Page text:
Date: 14 April 2020 Author: Łukasz Kobierski

The Chinese display of power near Taiwan

Recently, the Chinese Navy (PLAN – People’s Liberation Army Navy), has been demonstrating its strength in the waters to which it claims the right. On Sunday, April 12, the Chinese flotilla, headed by the first aircraft carrier, sailed along the east and south coasts of Taiwan to carry out exercises.


The Taiwanese Ministry of Defense reported that on Saturday, Liaoning, China’s first operational aircraft carrier, and five accompanying warships, crossed the Miyako Strait, located between the Japanese islands, Miyako and Okinawa, northeast of Taiwan. The following day, they were close to the east and south parts of Taiwan.

Taiwan’s armed forces were monitoring the group’s activities the whole time and “took appropriate measures to ensure national security and to protect regional peace and stability”. Typically, Taiwanese fighters are assigned to such cases.

This is another case of an aircraft carrier approaching Taiwan. At the end of December, shortly before the presidential and parliamentary elections, the newest Chinese aircraft carrier Shandong sailed through the sensitive Taiwan Strait, which was condemned by Taiwan and considered as an attempt of intimidation. According to the Taiwanese Minister of Defence, China sends around 2,000 bomber patrols to the Taiwan Strait each year. Last year, for the first time in two decades, J-11 fighters were intentionally sent to fly through the middle of the strait.

Even during the biggest coronavirus pandemic crisis, the Chinese armed forces continued to demonstrate their potential. Alexander Huang from Tamkang University said that “our air operations command centre has been raising alarms every day since February”. Even when the epidemic raged in Hubei province, Chinese fighters violated Taiwanese airspace several times, prompting Taiwan to send their fighters.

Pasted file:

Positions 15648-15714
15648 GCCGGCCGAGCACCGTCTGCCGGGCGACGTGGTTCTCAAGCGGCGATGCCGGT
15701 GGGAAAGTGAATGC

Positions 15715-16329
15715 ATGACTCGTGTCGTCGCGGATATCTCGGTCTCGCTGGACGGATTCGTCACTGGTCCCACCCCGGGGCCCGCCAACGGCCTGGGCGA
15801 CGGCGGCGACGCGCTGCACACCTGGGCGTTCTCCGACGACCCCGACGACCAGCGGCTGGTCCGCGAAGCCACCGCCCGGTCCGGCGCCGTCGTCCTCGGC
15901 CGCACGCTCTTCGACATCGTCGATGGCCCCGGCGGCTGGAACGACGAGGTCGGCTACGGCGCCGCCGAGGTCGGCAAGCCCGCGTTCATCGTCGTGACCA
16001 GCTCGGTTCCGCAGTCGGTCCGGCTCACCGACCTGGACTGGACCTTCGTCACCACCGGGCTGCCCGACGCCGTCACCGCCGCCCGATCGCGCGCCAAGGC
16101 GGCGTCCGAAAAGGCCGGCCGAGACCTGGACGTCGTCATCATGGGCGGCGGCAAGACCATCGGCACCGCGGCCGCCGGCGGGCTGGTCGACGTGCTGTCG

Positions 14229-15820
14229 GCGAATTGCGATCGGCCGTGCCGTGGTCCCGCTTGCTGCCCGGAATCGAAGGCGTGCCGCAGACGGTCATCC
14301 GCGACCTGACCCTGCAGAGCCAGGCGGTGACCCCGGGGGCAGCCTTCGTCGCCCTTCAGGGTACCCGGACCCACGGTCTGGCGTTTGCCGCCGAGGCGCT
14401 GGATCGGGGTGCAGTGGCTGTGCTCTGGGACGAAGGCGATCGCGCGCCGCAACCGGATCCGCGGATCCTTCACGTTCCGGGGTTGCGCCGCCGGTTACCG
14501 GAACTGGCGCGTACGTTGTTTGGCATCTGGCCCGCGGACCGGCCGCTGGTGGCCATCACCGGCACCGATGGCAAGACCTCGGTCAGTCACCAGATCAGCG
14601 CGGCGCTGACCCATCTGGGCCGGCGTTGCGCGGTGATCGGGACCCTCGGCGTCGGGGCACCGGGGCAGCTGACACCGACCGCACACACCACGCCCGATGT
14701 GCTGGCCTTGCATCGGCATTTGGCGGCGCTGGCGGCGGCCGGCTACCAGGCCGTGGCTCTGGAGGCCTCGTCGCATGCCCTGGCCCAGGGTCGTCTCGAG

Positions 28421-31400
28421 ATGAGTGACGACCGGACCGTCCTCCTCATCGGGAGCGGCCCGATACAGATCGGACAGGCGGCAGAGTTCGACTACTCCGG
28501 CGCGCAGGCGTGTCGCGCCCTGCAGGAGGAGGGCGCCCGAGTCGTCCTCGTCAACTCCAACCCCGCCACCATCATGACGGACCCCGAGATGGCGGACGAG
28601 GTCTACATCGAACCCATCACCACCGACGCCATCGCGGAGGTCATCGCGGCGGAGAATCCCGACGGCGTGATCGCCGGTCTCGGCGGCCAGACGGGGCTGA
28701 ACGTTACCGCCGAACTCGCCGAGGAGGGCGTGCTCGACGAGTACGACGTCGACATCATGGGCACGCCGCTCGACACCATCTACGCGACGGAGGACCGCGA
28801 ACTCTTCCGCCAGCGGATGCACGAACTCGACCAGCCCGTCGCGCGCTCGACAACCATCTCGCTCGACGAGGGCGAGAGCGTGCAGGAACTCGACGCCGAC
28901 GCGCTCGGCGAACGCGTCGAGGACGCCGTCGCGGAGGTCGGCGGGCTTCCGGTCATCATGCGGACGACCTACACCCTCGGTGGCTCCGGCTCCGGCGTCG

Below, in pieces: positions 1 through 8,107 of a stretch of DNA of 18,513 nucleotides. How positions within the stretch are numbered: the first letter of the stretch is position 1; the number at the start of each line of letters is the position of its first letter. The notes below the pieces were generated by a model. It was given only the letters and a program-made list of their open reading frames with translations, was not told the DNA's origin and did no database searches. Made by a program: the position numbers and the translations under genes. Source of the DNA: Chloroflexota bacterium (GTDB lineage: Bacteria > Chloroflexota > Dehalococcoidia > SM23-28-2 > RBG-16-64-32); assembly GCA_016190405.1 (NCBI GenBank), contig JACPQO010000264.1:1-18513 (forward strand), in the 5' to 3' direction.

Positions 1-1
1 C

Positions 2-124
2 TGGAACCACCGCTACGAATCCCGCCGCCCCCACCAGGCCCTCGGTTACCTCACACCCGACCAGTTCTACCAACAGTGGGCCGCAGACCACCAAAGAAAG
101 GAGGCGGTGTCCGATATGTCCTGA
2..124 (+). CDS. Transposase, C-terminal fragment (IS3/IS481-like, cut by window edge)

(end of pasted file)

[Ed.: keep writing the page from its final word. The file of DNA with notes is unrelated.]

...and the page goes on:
On March 16, China conducted its first exercise near Taiwan by night. Fighters and surveillance aircraft were used. On the same day, the coast guard reported the activity of Chinese motorboats, which are probably part of the maritime militia – the paramilitary forces using fishing boats. They were found near Kinmen Island, a part of Taiwan, only 5 km from the mainland.

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Also worth mentioning is the sinking of the Vietnamese fishing boat QNg 90617 TS with eight fishermen in early April, which was rammed by a Chinese patrol boat near the disputed islands in the South China Sea. This was harshly criticised by the Vietnamese Ministry of Foreign Affairs, US Senators and the US Department of Defense.

The US forces are constantly responding to the activity of the Chinese army, which can be proven by sending two B-52 bombers to the east coast of Taiwan on February 2. At the end of March, the USS McCampbell destroyer theatrically crossed the Taiwan Strait, which was to prove “the US commitment to the free and open Indo-Pacific”. A year ago, the USA agreed to sell weapons worth 8 billion dollars to Taiwan, including 66 F-16 fighters. On March 26, President Trump signed the Taipei Act, a law supporting Taiwan in many fields. It is worth adding that American forces now have slightly reduced their display of power in the Pacific. Due to the coronavirus in Guama, the aircraft carrier Theodore Roosevelt is stuck. This can cause further displays of power by China. The army’s actions are also being used internally, showing that even a pandemic cannot stop Beijing’s long-term plans to annex Taiwan to China.

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